6S30
6S30
R-Charts
Control Chart
for sample of
7 tubes

0.33 = UCL

0.17 = R

0.01 = LCL
| | | | | | | | | | | |
1 2 3 4 5 6 7 8 9 10 11 12

Sample number
The variation of process is in control with 99.73% confidence.

6S31
6S31
Mean and Range Charts
(a) The central tendency of process is in control, but its
variation is not in control.
UCL
(R-chart detects
R-chart increase in
dispersion)
LCL

UCL
(x-chart does not
x-chart detect dispersion)

LCL

6S32
6S32
Mean and Range Charts
(b) The variation of process is in control, but its
central tendency is not in control.
UCL
(R-chart does not
R-chart detect changes in
mean)
LCL

UCL
(x-chart detects
x-chart shift in central
tendency)
LCL

6S33
6S33
R-Chart and X-Chart
Example S6.4: Seven random samples of four resistors each are taken to
establish the quality standards. Develop the R-chart and the x-chart both
with 3- control limits for the production process. Is the entire process
under statistical control? Why or why not?

n=4

D3 = 0, and D4 = 2.28

R = (3 + 2 + + 4)/7 = 3.0

UCL D4 R 2.28(3.0) 6.84


LCL D3 R 0(3.0) 0

6S34
6S34
R-Chart and X-Chart
Control Chart
for sample of
4 resistors
6.84 = UCL

3.0 = R

0 = LCL
| | | | | | | | | | | |
1 2 3 4 5 6 7 8 9 10 11 12

Sample number
The variation of process is in control with 99.73% confidence.

6S35
6S35
R-Chart and X-Chart

n = 4, A2 = 0.73

R = (3 + 2 + + 4)/7 = 3.0

X= (100.5 + 101.5 + + 101.0)/7 99.79

UCL x A2 R 99.79 0.73(3.0) 101.98


LCL x A2 R 99.79 0.73(3.0) 97.6 6S36
6S36
R-Chart and X-Charts
Control Chart

101.98 = UCL

99.79 = Mean

97.6 = LCL

| | | | | | | | | | | |
1 2 3 4 5 6 7 8 9 10 11 12

Sample number
The central tendency of process is not in control with 99.73%
confidence.
In conclusion, with 99.7% confidence, the entire resistor
production process is not in control since its central tendency is
out of control although its variation is under control.
6S37
6S37
Problem
A part that connects two levels should have a distance between the two
holes of 4. It has been determined that x-bar chart and R-chart should
be set up to determine if the process is in statistical control. The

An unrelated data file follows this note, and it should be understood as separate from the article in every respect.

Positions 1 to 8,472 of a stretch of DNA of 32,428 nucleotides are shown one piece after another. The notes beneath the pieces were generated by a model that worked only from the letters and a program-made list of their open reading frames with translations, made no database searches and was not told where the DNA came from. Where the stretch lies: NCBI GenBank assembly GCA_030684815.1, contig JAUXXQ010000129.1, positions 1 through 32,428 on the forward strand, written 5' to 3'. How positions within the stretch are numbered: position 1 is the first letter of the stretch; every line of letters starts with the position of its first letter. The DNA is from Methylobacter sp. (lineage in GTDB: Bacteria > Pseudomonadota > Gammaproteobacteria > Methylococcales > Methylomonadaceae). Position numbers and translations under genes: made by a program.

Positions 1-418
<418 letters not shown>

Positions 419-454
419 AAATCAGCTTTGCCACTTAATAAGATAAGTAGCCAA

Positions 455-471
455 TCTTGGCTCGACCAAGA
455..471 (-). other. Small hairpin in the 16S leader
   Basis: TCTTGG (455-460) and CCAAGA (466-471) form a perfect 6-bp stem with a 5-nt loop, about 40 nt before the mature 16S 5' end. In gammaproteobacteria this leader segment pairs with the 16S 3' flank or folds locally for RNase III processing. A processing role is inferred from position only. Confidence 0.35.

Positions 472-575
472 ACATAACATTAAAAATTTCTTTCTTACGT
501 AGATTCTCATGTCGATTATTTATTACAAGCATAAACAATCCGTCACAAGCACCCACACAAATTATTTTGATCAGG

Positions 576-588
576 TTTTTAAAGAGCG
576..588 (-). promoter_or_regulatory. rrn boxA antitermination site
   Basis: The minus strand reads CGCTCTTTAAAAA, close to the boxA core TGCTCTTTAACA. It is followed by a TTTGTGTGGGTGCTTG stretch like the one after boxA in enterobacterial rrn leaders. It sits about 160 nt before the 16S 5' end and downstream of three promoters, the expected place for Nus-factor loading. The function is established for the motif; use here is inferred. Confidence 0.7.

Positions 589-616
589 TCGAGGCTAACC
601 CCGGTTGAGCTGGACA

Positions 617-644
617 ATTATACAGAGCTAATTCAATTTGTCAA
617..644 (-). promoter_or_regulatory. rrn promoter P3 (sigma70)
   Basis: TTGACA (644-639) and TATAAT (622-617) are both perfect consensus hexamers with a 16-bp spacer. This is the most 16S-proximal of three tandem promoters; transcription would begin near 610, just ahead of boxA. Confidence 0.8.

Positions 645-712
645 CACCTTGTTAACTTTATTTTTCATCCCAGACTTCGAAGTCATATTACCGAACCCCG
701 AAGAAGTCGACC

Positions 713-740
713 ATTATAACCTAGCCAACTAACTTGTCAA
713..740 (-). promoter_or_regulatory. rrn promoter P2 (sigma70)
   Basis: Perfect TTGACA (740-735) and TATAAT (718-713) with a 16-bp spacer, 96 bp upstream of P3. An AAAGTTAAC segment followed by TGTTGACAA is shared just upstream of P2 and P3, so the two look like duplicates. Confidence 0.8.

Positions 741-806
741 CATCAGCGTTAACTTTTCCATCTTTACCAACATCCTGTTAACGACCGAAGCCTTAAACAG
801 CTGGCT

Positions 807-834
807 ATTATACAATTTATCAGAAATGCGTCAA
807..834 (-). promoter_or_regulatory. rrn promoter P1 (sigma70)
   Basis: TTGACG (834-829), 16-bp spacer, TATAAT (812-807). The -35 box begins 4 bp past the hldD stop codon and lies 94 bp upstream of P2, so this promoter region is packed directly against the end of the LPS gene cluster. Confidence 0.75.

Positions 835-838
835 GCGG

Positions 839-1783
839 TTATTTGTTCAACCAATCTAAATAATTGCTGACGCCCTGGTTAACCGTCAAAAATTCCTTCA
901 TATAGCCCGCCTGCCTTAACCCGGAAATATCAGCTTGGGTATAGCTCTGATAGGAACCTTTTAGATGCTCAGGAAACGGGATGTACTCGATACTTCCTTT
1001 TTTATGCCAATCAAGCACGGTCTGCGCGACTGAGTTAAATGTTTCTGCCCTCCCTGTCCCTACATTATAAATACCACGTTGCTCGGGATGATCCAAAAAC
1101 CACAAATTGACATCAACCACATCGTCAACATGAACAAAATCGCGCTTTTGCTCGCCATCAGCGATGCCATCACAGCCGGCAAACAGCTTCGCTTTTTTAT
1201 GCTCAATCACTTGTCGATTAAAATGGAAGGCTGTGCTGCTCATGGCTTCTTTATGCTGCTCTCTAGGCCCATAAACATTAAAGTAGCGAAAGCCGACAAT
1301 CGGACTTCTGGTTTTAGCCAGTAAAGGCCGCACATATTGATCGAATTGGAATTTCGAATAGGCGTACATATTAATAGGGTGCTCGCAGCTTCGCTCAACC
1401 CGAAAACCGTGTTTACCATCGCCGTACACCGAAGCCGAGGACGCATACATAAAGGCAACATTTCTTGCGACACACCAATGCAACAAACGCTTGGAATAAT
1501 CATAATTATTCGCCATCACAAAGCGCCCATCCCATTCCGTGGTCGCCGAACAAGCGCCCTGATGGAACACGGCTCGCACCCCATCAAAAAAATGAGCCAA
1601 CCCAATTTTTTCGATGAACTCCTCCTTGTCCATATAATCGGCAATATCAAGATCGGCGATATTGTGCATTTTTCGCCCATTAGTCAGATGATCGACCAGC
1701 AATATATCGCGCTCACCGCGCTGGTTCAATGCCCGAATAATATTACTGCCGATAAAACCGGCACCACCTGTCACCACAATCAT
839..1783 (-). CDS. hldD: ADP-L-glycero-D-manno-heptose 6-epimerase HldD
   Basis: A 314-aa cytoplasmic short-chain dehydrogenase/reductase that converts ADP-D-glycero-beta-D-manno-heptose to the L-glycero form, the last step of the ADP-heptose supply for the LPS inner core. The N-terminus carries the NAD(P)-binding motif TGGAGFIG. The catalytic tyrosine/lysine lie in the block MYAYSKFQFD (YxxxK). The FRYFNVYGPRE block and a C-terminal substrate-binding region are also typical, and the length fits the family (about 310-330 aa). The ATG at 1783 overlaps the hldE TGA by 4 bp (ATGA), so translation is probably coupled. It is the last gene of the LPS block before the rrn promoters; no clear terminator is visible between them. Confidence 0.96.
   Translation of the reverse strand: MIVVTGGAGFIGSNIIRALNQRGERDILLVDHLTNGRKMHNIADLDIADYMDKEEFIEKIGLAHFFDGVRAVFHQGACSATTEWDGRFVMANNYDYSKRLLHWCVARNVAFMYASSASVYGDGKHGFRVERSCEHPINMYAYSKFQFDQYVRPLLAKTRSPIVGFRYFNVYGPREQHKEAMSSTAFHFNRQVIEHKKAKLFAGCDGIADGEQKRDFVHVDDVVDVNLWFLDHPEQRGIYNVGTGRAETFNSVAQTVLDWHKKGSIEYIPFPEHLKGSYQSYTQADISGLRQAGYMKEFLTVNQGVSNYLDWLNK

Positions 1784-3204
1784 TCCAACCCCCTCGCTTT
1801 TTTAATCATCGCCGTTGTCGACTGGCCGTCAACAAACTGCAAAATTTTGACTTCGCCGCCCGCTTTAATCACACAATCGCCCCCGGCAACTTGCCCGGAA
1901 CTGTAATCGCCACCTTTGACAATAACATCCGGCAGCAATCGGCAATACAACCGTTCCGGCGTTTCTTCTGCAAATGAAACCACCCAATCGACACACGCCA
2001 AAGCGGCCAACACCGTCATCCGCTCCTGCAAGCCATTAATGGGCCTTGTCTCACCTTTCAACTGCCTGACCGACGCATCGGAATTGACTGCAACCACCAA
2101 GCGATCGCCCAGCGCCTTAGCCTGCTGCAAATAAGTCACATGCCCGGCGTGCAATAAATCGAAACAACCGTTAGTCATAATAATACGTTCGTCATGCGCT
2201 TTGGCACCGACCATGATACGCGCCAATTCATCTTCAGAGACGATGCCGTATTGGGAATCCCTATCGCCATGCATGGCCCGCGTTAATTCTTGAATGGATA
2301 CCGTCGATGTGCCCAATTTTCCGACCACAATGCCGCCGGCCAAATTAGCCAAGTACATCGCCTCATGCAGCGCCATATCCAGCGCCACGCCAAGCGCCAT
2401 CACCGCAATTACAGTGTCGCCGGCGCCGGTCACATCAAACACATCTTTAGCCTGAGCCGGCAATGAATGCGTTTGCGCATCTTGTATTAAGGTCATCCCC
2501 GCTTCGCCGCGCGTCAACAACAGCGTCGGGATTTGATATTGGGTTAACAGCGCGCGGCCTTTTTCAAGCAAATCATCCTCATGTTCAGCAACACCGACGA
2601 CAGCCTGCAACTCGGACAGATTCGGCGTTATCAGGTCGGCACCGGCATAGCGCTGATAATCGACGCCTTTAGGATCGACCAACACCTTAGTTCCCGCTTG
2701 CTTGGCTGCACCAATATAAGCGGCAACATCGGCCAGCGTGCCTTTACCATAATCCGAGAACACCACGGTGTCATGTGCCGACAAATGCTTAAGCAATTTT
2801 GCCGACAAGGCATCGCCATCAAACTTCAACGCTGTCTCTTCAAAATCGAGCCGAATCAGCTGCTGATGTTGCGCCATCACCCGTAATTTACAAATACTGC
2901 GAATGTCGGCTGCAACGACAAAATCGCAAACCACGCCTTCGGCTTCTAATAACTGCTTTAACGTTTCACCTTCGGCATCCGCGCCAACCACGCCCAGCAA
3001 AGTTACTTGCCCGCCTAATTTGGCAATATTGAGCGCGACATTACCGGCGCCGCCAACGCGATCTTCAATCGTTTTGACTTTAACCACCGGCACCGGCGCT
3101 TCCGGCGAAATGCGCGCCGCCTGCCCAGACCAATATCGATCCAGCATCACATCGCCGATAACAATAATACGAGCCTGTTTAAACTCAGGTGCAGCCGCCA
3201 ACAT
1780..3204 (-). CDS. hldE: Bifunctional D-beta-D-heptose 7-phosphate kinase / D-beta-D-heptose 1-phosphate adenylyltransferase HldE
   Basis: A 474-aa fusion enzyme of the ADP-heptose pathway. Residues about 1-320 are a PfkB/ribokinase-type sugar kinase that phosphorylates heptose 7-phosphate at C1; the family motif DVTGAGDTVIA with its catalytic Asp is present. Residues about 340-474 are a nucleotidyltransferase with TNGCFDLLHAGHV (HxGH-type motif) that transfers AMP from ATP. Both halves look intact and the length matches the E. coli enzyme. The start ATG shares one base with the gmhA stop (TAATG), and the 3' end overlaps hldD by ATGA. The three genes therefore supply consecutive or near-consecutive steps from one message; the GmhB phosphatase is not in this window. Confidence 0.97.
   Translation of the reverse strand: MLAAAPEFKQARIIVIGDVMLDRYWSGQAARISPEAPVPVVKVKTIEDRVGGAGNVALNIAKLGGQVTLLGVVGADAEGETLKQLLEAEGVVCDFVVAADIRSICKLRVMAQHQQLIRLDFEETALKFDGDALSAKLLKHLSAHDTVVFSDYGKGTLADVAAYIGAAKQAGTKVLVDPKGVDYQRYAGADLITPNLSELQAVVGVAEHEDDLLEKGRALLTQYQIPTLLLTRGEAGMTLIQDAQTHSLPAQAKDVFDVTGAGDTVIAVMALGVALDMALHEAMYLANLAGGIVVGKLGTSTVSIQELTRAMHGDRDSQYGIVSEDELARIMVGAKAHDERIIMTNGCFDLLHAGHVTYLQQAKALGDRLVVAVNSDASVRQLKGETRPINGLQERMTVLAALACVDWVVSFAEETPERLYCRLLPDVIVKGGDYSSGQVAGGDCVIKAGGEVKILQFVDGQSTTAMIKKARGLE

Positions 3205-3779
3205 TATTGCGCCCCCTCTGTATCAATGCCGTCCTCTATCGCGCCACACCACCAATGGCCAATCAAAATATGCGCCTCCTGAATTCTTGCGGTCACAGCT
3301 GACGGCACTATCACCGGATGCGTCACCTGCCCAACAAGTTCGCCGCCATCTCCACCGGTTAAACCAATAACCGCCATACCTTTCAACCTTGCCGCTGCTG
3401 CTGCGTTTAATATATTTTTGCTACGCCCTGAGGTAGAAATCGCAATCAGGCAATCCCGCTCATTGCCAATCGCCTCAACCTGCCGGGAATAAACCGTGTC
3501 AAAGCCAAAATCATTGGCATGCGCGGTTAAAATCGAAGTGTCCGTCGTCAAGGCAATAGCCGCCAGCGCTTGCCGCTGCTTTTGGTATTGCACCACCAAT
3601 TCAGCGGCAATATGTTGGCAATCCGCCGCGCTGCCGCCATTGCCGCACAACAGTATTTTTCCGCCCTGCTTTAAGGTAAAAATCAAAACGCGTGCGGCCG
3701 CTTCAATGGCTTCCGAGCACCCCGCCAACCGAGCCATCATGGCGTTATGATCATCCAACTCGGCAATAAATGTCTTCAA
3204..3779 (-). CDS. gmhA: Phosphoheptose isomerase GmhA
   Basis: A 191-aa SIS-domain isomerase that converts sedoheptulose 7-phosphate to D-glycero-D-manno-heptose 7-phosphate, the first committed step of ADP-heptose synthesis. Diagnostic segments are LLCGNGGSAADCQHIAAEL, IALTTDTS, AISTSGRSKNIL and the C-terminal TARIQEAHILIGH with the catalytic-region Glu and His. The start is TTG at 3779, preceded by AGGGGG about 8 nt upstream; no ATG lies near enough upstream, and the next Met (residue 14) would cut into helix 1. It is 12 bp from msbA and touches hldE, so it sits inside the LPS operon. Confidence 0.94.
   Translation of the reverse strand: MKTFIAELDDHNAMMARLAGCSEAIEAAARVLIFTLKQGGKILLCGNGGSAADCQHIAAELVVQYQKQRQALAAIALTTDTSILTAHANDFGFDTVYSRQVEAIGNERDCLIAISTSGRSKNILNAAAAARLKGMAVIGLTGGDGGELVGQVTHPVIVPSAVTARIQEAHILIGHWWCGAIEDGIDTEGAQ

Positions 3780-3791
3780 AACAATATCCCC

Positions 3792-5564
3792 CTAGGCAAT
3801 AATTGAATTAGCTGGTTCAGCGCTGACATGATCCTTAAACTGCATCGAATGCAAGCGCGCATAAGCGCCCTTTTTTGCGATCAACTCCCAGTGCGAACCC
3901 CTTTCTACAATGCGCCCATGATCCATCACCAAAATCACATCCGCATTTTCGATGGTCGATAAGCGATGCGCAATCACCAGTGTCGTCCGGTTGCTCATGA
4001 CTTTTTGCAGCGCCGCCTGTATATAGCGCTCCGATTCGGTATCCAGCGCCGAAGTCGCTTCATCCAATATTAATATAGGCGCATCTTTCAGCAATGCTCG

following ten samples of size four were collected. Calculate the control
limits, plot the control charts, and determine if the process is in control
No. of Sample Mean Range
1 4.01 0.04
2 3.98 0.06
3 4.00 0.02
4 3.99 0.05
5 4.00 0.06
6 3.97 0.02
7 4.02 0.02
8 3.99 0.04
9 3.98 0.05
10 4.01 0.06
6S38
6S38
R-Chart and X-Chart
Example S6.5: Resistors for electronic circuits are manufactured at Omega
Corporation in Denton, TX. The head of the firms Continuous Improvement
Division is concerned about the product quality and sets up production line
checks. She takes seven random samples of four resistors each to establish
the quality standards. Develop the R-chart and the chart both with 3-
control limits for the production process. Is the entire process under statistical
control? Why or why not?
# of sample Readings of Resistance (ohms)
1 99 100 102 101
2 101 103 101 101
3 98 102 101 99
4 99 100 99 100
5 99 99 98 100
6 95 100 97 96
7 101 99 101 103
6S39
6S39
R-Chart and X-Chart
# of Sample 1 2 3 4 5 6 7
Sample range 3 2 4 1 2 5 4
Sample mean 100.5 101.5 100.0 99.5 99.0 97.0 101.0

3 2 ... 4 n=4 D3 =0 D4 = 2.28


R 3.0
7
UCL D4 R 2.28 3.0 6.84

6.84 = UCL LCL D3 R 0

variation of process
3.0 = R is in control with
99.73% confidence.
0 = LCL
| | | | | | | | | | | |
1 2 3 4 5 6 7 8 9 10 11 12

Sample number 6S40


6S40
R-Chart and X-Chart
# of Sample 1 2 3 4 5 6 7
Sample range 3 2 4 1 2 5 4
Sample mean 100.5 101.5 100.0 99.5 99.0 97.0 101.0
3 2 ... 4 X= (100.5 + + 101.0)/7 99.8
R 3.0
7
A2 =0.73 UCL x A2 R 99.8 0.73(3.0) 102.0
n=4
LCL x A2 R 99.8 0.73(3.0) 97.6
102.0 = UCL central tendency of
process is not in control
99.8 = X with 99.73% confidence.
97.6 = LCL Thus, entire process is